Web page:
Mental health service use and local crime – how are they associated?
By Chris A Garrington, on 26 September 2022
Living in neighbourhoods with higher crime rates is linked with a higher prevalence of mental health problems – but what is the relationship with mental health service use, especially with psychotropic medications? Also, are there any groups of people more vulnerable to the impact of crime, and how do changing crime levels help to understand this association? In this blog, Gergő Baranyi discusses new insights using data from the Scottish Longitudinal Study.
In the United Kingdom one adult in six is affected by common mental health disorders at any given time, and the cost associated with mental illnesses adds up to four per cent of the national gross domestic product. We know the physical and social environment plays a part: Residential areas with high levels of deprivation and social disorganisation tend to have more crime and violence, and that might impact the mental health of residents. Personal experience of being a victim or witness of crime and violence is more common in high-crime neighbourhoods. However, people in these areas might experience more stress, avoid public areas and reduce social interaction with others, even if they are not affected directly by crime – and that can influence their mental health.
We were able to use the Scottish Longitudinal Study (SLS), a five per cent sample of the Scottish population which enabled us to link participants’ census responses with levels of crime in their neighbourhood and with psychotropic medications prescribed through their GP. Our study captured people who responded to both the 2001 and 2011 censuses and who were aged 16 and over in 2001. Based on addresses available in the census and in other administrative records we linked information on neighbourhood crime to these participants. This included police-reported crimes and offences such as assaults, crimes of violence, domestic break-ins, drug offences and vandalism, which were aggregated across 6,500 small areas in Scotland with a population of 500-1000 individuals. Although the 2011 census in Scotland included a question on self-reported mental illness, the SLS enabled us to link NHS Scotland records on prescribed antidepressants and antipsychotics to our participants.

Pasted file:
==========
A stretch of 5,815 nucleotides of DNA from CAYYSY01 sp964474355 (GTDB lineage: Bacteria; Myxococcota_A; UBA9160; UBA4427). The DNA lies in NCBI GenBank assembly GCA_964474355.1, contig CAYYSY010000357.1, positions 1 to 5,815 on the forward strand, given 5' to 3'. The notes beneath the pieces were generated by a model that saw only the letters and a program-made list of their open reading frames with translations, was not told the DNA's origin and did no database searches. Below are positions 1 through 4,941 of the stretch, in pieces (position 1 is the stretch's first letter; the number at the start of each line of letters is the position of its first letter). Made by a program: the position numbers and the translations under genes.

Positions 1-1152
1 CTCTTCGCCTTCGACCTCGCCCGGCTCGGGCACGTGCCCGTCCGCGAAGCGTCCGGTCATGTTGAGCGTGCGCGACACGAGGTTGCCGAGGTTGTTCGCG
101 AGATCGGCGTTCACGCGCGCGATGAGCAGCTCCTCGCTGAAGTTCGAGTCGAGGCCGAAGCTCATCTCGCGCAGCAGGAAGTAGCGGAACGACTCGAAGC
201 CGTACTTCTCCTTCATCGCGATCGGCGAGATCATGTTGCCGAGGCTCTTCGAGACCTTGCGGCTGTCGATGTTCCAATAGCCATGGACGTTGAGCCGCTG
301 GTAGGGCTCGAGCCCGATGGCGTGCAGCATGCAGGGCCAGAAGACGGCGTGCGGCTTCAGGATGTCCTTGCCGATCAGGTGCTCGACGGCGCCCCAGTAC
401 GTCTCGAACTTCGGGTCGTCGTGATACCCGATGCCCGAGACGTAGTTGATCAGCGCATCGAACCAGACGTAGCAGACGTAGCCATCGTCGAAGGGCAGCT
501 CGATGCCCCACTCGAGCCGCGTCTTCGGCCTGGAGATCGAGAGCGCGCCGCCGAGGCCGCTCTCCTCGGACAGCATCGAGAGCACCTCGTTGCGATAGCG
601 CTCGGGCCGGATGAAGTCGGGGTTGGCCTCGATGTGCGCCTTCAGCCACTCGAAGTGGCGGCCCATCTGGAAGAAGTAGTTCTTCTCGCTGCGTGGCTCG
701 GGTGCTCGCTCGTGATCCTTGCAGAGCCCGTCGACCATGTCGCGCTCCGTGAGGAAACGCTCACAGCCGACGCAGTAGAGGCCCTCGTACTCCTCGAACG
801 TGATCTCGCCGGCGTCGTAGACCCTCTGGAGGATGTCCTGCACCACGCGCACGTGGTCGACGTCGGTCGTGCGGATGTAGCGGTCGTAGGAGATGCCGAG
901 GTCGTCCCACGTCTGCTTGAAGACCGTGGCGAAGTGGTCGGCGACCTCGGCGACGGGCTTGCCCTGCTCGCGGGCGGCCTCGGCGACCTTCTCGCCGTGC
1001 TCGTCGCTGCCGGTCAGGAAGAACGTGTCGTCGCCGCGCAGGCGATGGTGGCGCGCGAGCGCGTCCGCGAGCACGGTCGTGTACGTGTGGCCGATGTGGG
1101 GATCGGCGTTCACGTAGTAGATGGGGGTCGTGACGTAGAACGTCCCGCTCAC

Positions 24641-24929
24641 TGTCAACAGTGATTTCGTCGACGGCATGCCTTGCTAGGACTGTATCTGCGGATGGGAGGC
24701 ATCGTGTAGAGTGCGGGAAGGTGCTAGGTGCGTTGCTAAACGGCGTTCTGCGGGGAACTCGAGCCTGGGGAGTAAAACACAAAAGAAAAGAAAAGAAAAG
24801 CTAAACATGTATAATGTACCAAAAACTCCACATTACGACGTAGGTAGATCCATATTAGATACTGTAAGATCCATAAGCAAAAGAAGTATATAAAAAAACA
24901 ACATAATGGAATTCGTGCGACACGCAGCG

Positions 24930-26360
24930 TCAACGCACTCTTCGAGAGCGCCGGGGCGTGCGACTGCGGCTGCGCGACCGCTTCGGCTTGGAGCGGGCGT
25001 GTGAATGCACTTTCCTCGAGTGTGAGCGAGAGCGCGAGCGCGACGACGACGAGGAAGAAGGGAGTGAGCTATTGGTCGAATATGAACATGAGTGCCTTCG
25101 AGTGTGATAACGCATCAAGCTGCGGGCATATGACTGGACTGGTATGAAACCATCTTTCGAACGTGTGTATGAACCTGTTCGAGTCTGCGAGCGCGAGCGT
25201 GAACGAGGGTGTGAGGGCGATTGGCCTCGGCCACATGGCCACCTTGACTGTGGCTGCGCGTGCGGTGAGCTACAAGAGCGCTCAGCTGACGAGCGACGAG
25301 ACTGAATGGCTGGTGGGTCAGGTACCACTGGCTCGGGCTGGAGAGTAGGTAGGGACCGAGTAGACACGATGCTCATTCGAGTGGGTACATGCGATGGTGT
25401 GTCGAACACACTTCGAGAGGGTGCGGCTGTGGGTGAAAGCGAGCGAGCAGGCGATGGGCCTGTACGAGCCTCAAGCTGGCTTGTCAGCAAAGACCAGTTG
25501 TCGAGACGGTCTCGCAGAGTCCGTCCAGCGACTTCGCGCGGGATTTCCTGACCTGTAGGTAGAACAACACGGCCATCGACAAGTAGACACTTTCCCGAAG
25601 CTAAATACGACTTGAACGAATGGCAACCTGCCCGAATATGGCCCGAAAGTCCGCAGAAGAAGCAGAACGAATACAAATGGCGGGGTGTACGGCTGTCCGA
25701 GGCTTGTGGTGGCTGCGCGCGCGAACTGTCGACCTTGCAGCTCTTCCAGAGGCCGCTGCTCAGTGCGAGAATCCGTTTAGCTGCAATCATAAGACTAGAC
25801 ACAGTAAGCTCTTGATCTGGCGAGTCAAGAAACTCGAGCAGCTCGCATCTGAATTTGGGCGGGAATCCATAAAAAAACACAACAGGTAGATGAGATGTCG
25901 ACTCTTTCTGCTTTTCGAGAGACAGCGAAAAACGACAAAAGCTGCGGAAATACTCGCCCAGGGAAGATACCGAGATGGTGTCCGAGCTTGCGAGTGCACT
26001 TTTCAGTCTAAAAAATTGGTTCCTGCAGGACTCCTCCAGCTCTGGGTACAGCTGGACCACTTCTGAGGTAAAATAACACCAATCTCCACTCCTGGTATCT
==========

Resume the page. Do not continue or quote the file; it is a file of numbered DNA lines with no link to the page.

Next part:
The findings showed that living in a higher crime area was linked to reporting mental illness in the census and receiving antidepressants or antipsychotic medication, and also extended our understanding of crime and mental health.
Psychotropic medication as a proxy for mental health problems
After excluding from the sample those with pre-existing mental health conditions – identified as receiving any psychotropic medications in the first six months of the study period – we had a sample of almost 130,000 adults with an average age of 51 in 2009.
During the follow-up period between 2009 and 2014, 22 per cent of our sample received at least one new prescription for antidepressant and two per cent at least one new prescription for antipsychotic medications.
After taking into account key personal characteristics, we found these proportions differed significantly according to crime levels in residential neighbourhoods. Those living in areas with high crime were at a significantly higher risk of having a new prescription for antidepressants. The odds were higher for people in young and middle adulthood, especially women. These associations were present even after we controlled for area disadvantage.